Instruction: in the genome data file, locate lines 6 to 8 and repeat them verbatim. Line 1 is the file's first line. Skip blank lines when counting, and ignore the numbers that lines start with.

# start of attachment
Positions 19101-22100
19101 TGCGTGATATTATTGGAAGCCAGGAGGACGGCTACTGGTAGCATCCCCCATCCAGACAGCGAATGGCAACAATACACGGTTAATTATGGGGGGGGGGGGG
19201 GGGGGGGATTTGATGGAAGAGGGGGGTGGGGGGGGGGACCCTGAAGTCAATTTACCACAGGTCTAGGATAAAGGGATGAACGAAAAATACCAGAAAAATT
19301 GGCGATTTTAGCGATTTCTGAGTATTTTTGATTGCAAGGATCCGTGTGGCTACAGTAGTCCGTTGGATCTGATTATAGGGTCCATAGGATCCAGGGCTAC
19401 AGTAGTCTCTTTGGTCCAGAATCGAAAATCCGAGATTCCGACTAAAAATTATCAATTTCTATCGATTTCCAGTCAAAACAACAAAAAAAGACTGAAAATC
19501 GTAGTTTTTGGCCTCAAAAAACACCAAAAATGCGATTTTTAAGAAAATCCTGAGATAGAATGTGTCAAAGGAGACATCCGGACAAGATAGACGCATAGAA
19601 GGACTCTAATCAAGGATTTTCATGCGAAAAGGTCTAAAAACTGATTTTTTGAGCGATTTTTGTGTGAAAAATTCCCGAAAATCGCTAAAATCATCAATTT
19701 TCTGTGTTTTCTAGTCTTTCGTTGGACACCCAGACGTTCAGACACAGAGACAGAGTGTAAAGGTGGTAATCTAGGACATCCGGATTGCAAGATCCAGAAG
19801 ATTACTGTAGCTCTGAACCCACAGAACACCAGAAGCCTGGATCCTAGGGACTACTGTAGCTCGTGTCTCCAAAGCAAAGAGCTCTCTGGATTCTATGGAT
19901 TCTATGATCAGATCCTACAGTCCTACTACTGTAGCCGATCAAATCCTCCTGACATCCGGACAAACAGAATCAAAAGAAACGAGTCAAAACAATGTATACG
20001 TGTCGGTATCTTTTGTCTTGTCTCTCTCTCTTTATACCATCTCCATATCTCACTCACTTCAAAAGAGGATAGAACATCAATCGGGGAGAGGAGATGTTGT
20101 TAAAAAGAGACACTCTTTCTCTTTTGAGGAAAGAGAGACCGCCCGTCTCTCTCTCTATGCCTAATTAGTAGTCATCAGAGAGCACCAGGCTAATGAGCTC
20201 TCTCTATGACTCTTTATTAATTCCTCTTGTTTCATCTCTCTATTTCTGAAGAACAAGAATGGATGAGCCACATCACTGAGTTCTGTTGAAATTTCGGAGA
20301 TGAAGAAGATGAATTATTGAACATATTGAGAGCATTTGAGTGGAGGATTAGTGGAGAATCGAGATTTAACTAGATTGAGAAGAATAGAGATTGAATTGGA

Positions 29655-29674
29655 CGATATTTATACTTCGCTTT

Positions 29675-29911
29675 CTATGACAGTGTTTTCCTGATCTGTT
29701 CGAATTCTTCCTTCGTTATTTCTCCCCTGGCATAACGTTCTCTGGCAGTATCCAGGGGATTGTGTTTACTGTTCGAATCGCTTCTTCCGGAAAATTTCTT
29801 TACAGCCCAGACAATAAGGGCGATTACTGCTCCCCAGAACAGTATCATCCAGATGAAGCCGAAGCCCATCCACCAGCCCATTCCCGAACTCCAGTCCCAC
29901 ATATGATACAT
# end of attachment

19501 GTAGTTTTTGGCCTCAAAAAACACCAAAAATGCGATTTTTAAGAAAATCCTGAGATAGAATGTGTCAAAGGAGACATCCGGACAAGATAGACGCATAGAA
19601 GGACTCTAATCAAGGATTTTCATGCGAAAAGGTCTAAAAACTGATTTTTTGAGCGATTTTTGTGTGAAAAATTCCCGAAAATCGCTAAAATCATCAATTT
19701 TCTGTGTTTTCTAGTCTTTCGTTGGACACCCAGACGTTCAGACACAGAGACAGAGTGTAAAGGTGGTAATCTAGGACATCCGGATTGCAAGATCCAGAAG